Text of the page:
EPA site uses class to unite cleanup crew

EPA site uses class to unite cleanup crew


Workers who clean up hazardous waste sites are keeping abreast of the latest technology available for the job through an online classroom set up by the Environmental Protection Agency.

Cleanup workers can find archived class material and schedules of future programs at clu-in.org, said Jeffrey S. Heimerman, director of the agency's Technology Users Support Program.

'We wanted to create an event to draw people back to the Web site.'
'EPA's Jeffrey S. Heimerman
Not long ago workers dealing with hazardous material kept up on the newest methods and equipment by wading through bundles of documents produced by the agency. The EPA's Technology Innovation Office advertised the information using fliers, direct mail or by manning booths at technical conferences, Heimerman said.

Cleanup personnel then ordered the information, which the office shipped from its warehouse, he said.

But this system had its shortcomings. Some workers'including many EPA staff members'missed important training courses or helpful data buried in pages of literature.

An electronic bulletin board kept some informed before the advent of the Internet, he said. EPA killed the board several years ago, after Heimerman's office began using Web pages as a document repository, he said.

Users, check it out

When the page first went live, Heimerman's office used it to post documents and program announcements for users.

'We always wondered how we could create a community around the information we'd gathered,' Heimerman said. 'We wanted to create an event to draw people back to the Web site, where they would bump into all this other good stuff.'

Hazmat tutorials proved to be exactly the hook EPA needed to make the community thrive, said Heimerman, who likened the classes to glorified conference calls.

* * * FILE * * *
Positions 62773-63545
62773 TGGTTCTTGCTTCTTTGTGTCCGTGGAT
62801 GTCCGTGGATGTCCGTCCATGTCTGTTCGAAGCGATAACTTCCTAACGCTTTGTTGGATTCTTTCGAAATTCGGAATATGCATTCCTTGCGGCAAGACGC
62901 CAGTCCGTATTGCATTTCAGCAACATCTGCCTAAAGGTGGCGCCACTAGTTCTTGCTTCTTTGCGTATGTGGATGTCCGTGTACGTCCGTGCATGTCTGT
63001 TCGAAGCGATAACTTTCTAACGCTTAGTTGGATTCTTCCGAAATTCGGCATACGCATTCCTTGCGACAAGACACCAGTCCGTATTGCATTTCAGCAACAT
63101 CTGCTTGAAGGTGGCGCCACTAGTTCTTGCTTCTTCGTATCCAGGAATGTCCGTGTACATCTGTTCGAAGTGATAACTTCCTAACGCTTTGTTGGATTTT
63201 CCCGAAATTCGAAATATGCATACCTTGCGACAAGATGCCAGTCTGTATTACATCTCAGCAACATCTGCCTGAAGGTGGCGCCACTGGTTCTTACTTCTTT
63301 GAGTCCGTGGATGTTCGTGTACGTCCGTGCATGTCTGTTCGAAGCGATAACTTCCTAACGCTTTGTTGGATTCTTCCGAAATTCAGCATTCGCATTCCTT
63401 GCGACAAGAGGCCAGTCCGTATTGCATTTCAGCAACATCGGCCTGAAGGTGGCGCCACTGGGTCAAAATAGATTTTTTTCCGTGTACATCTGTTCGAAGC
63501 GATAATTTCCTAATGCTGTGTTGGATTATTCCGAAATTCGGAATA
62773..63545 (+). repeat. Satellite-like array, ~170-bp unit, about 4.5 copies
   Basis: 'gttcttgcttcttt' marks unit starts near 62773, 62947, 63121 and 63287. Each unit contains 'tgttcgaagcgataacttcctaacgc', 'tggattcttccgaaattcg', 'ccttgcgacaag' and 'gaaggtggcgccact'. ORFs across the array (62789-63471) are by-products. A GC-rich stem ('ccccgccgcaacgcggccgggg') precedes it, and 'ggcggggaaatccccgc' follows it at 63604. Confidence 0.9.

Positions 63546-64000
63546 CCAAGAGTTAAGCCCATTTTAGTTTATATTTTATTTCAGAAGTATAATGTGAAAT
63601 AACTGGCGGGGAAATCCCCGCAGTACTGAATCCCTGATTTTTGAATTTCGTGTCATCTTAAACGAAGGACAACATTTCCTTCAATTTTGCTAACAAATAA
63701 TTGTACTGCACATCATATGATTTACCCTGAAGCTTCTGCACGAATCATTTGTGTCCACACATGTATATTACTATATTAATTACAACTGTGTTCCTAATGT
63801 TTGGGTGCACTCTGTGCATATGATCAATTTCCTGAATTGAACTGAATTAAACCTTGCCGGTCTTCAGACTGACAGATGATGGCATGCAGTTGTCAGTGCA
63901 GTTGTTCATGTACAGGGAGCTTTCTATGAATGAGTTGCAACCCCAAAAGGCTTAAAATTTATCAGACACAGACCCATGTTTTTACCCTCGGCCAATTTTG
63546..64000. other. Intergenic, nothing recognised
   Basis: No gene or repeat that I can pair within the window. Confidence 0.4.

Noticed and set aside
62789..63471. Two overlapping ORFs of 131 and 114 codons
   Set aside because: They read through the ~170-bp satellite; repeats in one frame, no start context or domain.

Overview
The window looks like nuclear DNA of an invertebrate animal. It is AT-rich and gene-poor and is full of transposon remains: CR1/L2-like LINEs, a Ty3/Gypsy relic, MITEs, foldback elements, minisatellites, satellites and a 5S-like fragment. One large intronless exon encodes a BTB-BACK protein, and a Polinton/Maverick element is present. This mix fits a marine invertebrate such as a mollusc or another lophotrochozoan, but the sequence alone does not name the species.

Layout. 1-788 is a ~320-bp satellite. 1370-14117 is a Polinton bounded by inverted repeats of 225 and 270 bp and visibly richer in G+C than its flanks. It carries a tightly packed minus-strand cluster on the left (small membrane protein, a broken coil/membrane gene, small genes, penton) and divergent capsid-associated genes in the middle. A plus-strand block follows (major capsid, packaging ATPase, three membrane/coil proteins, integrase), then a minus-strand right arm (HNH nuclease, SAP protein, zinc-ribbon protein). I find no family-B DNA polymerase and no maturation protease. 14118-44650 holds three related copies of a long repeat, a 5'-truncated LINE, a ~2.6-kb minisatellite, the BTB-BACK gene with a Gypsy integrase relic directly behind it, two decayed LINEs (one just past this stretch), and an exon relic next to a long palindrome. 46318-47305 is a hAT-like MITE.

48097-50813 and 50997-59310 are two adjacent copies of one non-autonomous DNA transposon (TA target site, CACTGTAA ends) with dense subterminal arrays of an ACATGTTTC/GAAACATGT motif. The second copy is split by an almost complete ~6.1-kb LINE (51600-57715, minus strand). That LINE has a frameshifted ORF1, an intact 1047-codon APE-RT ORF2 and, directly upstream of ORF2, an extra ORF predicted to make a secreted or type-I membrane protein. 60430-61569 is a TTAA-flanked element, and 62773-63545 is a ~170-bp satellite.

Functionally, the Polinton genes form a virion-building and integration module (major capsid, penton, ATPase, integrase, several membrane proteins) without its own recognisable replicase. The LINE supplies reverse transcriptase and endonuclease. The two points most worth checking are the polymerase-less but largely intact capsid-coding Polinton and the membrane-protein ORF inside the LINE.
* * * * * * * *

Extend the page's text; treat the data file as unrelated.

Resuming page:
When the office assembles 15 to 25 documents a given case study or policy, Heimerman schedules a class and makes the information available for download.

Users access the classes via computer, or by phone if slow modems or stringent firewalls make online connection tedious, he said.

The effort has been so successful that Heimerman received the May Leadership Award from the Association for Federal IRM for leading the initiative to provide the interactive service [GCN, May 28, Page 41].

Heimerman maintains that he is not a technologically savvy guy. 'I'm just trying to take advantage of the tools that are out there to get the job done,' he said.

The simplicity of the site is one of its assets, he said. In the field, professionals joining the class watch a simulcast'which lasts between 20 and 30 minutes'and hear the lecture via streaming audio, he said.

Any questions?

After the lecture, those watching can type questions that experts answer.

The courses are archived on a Microsoft Access database, so the information is always available. But the live classes have proved more popular, so a single tutorial may be repeated more than a dozen times, Heimerman said.

Staff members design the Web page using the ColdFusion application from Macromedia Inc. of San Francisco.

Heimerman said he expects the site to meet the requirements of Section 508.


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